Playing with cultural attitudes like that is just part of fantasy fiction. In fact, for me, that's one of the main draws of the genre.
     
  7. Gurkhal

    Gurkhal Archmage

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    I think its ok if the author actually goes through with it and has thought things through as the society may not even be recognizable as medieval if the we take away many of its defining elements and gets down to get some basic understanding for how things hang together.
     
  8. Gryphos

    Gryphos Auror

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    I don't like writing bigotry, so I don't include it in my stories – full stop. I prefer for my conflict to come from ideological and philosophical differences, as well as simple greed. So I'll still have dickhead fat cats exploiting the working classes and tyrannical lords massacring peasants, but they won't be sexist or racist dickhead fat cats and tyrannical lords.

    Because, to me at least, sexism and racism are far too cliche and boring by this point that I'm much more interested in stories that don't use bigotry as a crutch for 'grittiness' or 'realism'. Come on, guys, use your imagination! Don't get me wrong, I'm not saying I hate all stories taking place in sexist societies, but I do hate it when authors include such discrimination as a reflex without actually considering the fact that they're writing fantasy and can do water the f*ck they want.
     
  9. qWirtzy

    qWirtzy Dreamer

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    No one society acted in just one way all the time, either. It's arguable that people are selfish, driven by instinct to self-preservation, but one can also argue that what makes us human is our ability to think and feel beyond mere instinct. The most hard-line feudal systems had benevolent and progressive rule, even if only in one area of society or for one brief generation. You can find historical basis for progress--consider the Japanese permission for homosexuality in the pre-Meiji period. To make a believable world, why not try mixing both modern ideas and regressive ones? Not in the manifestation of Evil Backwards Country vs. Enlightened Elf-town, but by say, having your Baron have sliding scale charges for his serfs grinding grain at the community flour mill?
     
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  10. Ban

    Ban Sir Laserface Article Team

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    I assume you believe in the hobbesian nature state then, as opposed to Rousseau's view? Hobbes believed that humanity is inherently selfish and that we need a state to keep humanity nice and orderly. I believe that this way of thinking does apply in some societies but that it isn't the only possibilty.

    I believe, like Rousseau, that humanity is inherently good and empathic towards eachother, but that increased populations and the devaluation of individuals by the state combined with our tribal brains (haven't had enough time to fully adapt to modern life) has led many to become detached and selfish.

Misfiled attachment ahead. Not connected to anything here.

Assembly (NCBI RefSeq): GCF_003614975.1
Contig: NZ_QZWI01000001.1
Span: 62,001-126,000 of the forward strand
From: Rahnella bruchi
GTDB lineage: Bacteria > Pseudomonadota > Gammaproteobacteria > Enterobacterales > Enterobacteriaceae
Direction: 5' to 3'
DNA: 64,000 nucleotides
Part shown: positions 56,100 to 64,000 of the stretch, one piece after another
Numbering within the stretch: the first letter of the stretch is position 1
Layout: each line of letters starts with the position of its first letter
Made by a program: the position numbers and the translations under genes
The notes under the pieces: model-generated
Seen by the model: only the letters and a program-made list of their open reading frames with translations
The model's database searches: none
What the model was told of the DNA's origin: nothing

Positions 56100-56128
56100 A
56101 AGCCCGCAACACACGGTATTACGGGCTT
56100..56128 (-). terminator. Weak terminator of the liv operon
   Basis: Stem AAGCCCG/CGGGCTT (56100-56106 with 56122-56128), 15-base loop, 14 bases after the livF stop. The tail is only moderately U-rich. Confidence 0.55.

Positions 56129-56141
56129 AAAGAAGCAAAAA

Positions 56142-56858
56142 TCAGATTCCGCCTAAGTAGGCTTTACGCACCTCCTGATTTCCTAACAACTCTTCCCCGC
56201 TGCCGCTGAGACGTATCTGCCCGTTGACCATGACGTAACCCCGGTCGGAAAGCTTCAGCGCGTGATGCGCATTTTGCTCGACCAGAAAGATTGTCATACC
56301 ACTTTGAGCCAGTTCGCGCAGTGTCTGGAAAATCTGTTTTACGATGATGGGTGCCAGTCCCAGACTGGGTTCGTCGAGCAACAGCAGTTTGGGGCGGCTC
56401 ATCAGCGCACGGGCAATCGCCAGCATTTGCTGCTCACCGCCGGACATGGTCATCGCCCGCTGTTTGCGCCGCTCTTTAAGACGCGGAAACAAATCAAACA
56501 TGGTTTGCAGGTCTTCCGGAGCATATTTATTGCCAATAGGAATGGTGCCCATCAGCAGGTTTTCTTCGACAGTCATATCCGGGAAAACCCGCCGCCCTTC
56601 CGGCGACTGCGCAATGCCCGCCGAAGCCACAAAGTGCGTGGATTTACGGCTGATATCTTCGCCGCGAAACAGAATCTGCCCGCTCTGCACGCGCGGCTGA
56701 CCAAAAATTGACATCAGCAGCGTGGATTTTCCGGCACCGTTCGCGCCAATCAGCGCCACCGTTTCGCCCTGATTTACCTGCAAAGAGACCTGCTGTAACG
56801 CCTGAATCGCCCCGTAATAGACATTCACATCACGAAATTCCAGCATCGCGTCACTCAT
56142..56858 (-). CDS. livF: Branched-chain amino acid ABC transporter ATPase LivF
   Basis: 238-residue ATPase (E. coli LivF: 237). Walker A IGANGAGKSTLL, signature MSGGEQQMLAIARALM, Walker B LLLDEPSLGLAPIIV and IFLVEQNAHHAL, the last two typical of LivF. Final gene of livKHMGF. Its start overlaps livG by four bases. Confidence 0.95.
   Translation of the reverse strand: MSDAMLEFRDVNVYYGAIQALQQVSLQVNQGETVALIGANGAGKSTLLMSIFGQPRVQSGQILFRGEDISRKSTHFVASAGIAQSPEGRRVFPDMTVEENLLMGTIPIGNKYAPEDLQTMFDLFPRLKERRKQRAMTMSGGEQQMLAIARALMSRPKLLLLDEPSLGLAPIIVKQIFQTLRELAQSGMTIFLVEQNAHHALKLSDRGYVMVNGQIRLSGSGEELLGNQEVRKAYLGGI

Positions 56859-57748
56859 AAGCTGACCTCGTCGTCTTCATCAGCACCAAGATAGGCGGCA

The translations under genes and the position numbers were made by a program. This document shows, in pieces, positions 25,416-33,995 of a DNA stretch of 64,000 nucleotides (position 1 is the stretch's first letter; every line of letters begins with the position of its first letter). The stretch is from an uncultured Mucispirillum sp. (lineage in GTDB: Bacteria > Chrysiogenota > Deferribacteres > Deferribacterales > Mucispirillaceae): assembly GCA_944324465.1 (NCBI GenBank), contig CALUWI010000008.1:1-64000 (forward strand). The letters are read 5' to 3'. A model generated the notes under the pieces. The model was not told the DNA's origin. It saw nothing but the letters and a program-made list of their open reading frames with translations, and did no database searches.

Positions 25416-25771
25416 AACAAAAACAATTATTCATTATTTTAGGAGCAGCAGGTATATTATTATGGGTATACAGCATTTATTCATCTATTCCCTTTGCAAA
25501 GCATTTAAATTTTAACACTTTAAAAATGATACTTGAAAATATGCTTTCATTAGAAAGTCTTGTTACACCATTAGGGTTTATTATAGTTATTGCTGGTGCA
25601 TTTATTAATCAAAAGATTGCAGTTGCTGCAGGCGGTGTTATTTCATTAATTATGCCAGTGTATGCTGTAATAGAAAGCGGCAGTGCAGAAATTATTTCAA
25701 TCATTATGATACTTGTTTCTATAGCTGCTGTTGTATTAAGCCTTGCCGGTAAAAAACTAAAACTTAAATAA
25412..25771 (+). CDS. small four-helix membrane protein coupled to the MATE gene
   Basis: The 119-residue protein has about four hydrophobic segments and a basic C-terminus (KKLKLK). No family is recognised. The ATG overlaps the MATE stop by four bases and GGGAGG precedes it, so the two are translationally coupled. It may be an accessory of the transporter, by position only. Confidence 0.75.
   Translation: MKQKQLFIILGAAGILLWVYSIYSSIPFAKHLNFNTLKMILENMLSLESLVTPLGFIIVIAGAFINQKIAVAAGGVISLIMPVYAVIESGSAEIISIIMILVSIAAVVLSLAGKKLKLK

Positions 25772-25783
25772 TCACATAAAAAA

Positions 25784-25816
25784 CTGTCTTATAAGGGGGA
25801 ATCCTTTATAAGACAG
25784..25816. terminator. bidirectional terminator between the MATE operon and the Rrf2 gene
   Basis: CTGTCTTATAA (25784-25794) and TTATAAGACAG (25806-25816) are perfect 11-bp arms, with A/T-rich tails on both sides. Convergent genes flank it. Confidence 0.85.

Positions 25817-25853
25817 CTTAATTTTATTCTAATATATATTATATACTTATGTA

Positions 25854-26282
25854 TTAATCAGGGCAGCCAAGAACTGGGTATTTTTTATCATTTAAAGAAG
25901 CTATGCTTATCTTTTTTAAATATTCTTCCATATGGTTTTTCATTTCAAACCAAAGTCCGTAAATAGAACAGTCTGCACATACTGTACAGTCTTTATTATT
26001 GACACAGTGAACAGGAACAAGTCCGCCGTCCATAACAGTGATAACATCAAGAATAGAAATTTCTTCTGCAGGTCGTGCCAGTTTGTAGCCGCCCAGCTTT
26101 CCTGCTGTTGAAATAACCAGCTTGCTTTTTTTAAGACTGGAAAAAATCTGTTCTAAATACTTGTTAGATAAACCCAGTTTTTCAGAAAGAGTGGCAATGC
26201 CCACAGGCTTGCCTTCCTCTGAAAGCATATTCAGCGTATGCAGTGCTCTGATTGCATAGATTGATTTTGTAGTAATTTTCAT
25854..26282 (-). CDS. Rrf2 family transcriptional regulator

Don't see this as offensive or anything, i just wanted to tell you and the OP that there is an alternative to Hobbesian thinking. :)
     
  11. Heliotrope

    Heliotrope Staff Article Team

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    I think conflict in fiction is good.

    ;)

    For me, I do prefer worlds where there is some seriously major conflict going on, and someone finally steps up to say "enough is enough." Yes, I liked Margaret Atwood's messed up future in Oryx and Crake… even though (for a feminist author) it was full of misogyny, bigotry, racism, rape, 'perfect woman' who was also a child sex slave… I liked the book. I liked the story.

    I like George RR Martin's world which is pretty messed up.

    I like District 12.

    I like conflict in fiction. Rape, bigotry, child abuse… honestly, it doesn't bother me (in fiction… IN FICTION)… as long as someone is fighting against it.

    Perhaps why I wasn't super into the blue guys… Avatar. Sort of boring for me.

    I liked Elysium though… (I know, I know, don't judge… perhaps I just like Mat Damon…) because of it's post-apocalyptic terrible a-moral world…

    Oddly enough, I am of the Rousseau philosophy that humans are all inherently good… but I feel like it perhaps makes for boring fiction. (can of worms…sorry..)

    And I think that is where I like fantasy/sci fi over contemporary fiction. I don't really want to read about contemporary issues. I want to read about a world that is worse than our world. Terrible, really, really, bad, and I want to see someone rise above it. THis is also, perhaps why I also enjoy historical fiction. I liked "The Help" for example, specifically because it dealt with issues we don't face any more.

    "Gone with the Wind" was funny for that. It made it look like all the slaves were all friendly with the plantation owners and everyone was happy with their lot in life, and it was all this beautiful utopia… so what was the point in the war then? Just because the North didn't like the south?